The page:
Japanese stock futures fell as European leaders struggled to complete a Greek rescue program and U.S. consumer spending stalled, sparking concern global economic growth may slow. Australian shares were little changed.
American depositary receipts of Nissan Motor Co., which gets about 80 percent of its sales overseas, fell 0.6 percent after the yen strengthened, cutting the earnings outlook for the exporter. Those of Canon Inc. sank 2.8 percent after the camera maker forecast profit that missed estimates and said its president will step down. BHP Billiton Ltd., Australia’s top oil producer, lost 0.3 percent in Sydney after crude prices declined.
“There’s more uncertainty about the rescue plan for Greece and the debt swap, so investors are wary,” said Fumiyuki Nakanishi, a strategist at Tokyo-based SMBC Friend Securities Co. “The yen continues to strengthen, which is a catalyst for blue-chip shares to get sold.”
Futures on Japan’s Nikkei 225 Stock Average expiring in March closed at 8,760 in Chicago yesterday, compared with 8,800 in Osaka, Japan. They were bid in the pre-market at 8,760 in Osaka at 8:05 a.m. local time. Australia’s S&P/ASX 200 Index rose less than 0.1 percent today. New Zealand’s NZX 50 Index lost 0.6 percent in Wellington.
Futures on the Standard & Poor’s 500 Index were little changed today. The gauge slid 0.3 percent in New York yesterday as European leaders sparred with Greece over a second rescue program.
16th Euro Summit
Commerce Department figures yesterday showed U.S. consumer spending stalled in December, with purchases little changed after rising 0.1 percent the prior month. The weak end to the quarter makes it more likely private consumption, which accounts for the majority of the U.S. economy, will cool early this year.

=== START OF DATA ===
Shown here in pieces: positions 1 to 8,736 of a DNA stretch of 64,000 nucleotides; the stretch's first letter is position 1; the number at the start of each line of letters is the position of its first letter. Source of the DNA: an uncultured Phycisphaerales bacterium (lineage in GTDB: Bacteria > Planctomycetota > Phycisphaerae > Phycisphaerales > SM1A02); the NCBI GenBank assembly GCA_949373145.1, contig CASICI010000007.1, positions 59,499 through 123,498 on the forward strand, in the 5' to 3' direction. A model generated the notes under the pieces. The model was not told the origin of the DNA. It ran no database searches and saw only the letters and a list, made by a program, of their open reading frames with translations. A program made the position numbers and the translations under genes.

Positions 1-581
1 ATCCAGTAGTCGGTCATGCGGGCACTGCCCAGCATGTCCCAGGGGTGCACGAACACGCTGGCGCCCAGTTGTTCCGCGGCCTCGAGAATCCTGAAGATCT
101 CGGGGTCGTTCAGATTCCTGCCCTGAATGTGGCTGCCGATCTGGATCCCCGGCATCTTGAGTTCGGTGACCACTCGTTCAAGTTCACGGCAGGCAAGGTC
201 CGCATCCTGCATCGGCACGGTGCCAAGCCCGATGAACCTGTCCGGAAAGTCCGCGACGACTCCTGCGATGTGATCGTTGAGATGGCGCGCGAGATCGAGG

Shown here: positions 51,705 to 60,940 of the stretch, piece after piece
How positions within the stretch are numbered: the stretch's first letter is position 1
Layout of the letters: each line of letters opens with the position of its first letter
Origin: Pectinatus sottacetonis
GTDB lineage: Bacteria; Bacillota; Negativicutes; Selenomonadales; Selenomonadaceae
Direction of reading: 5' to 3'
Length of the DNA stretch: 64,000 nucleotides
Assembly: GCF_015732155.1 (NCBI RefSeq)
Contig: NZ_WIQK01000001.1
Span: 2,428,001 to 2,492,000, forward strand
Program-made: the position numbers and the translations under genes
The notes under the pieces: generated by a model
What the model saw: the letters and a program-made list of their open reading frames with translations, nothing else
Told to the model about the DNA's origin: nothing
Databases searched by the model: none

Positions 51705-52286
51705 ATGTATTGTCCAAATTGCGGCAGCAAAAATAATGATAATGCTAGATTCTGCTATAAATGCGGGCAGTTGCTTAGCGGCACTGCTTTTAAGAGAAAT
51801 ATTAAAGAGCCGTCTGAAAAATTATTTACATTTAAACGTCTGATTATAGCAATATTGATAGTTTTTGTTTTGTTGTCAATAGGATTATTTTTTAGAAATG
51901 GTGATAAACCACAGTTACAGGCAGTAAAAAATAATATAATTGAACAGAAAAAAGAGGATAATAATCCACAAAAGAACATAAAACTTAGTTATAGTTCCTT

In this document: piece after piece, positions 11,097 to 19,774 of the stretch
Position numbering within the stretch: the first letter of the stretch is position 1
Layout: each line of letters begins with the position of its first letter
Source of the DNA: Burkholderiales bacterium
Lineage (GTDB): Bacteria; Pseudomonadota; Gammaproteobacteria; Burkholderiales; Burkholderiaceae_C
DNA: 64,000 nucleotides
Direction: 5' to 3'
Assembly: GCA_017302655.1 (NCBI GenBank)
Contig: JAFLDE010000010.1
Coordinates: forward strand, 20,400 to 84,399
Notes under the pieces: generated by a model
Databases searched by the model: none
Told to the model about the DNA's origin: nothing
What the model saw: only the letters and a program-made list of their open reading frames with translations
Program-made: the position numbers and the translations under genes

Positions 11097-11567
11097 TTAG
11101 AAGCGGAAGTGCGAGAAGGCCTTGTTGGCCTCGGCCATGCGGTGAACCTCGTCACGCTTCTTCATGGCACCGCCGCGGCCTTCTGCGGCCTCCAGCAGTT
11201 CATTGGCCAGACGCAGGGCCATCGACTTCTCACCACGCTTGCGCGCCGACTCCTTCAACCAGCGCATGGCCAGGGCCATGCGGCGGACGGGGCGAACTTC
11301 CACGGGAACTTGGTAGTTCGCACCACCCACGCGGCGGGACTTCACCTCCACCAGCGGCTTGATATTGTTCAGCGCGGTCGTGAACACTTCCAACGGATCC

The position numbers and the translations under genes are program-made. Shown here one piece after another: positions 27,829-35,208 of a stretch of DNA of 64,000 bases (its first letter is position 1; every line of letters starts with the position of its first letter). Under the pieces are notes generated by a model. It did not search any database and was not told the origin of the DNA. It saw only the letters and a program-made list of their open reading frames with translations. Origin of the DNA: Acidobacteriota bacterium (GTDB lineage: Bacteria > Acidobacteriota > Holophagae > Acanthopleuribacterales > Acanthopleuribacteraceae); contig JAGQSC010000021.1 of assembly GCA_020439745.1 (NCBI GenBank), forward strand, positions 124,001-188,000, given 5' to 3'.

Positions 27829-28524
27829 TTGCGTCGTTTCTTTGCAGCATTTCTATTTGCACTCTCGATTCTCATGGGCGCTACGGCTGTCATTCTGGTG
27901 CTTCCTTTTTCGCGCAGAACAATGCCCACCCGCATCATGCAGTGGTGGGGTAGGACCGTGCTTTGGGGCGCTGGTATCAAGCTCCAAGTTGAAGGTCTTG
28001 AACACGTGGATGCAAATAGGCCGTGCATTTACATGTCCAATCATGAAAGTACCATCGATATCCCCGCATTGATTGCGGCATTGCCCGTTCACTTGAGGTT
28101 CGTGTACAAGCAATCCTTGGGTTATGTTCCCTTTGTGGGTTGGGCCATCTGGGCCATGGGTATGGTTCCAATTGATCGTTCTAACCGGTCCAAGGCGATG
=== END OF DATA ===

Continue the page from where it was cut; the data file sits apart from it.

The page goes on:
At Europe’s 16th summit since Greece’s fiscal emergency triggered a regional crisis, leaders yesterday completed a fiscal-discipline treaty, which speeds sanctions on high-deficit states and requires euro countries to anchor balanced-budget rules in national law. Eight countries outside the euro backed the pact, leaving Britain and the Czech Republic to boycott it.
The yen appreciated to as high as 99.99 against the euro last night in Tokyo, the highest level since Jan. 23. Against the dollar, Japan’s currency strengthened to 76.22 today from 76.67 at the close of stock trading yesterday. It touched 75.35 yen Oct. 31, a post- World War II low.
Crude oil for March delivery slid 0.8 percent to settle at $98.78 a barrel in New York yesterday. The London Metal Exchange Index of prices for six industrial commodities including copper and aluminum lost 0.9 percent, the biggest drop since Jan. 20.
The China-US 55 Index of the most-traded Chinese stocks in the U.S. fell 1.5 percent to 102.61 in New York yesterday, the steepest decrease since Dec. 19.
The MSCI Asia Pacific Index gained 7.2 percent this year through yesterday, compared with increases of 4.4 percent by the S&P 500 and 3.3 percent by the Stoxx Europe 600 Index. Stocks in the Asian benchmark are valued at 1.3 times book value. That compares with 2.1 times for the Standard & Poor’s 500 Index in the U.S. and 1.4 times for the Europe Stoxx 600 Index in Europe.
The Japanese government is scheduled to release a report on industrial production at 8:50 a.m. today in Tokyo. Output may rise 3 percent from a month earlier, according to the median estimate of 30 economists surveyed by Bloomberg News.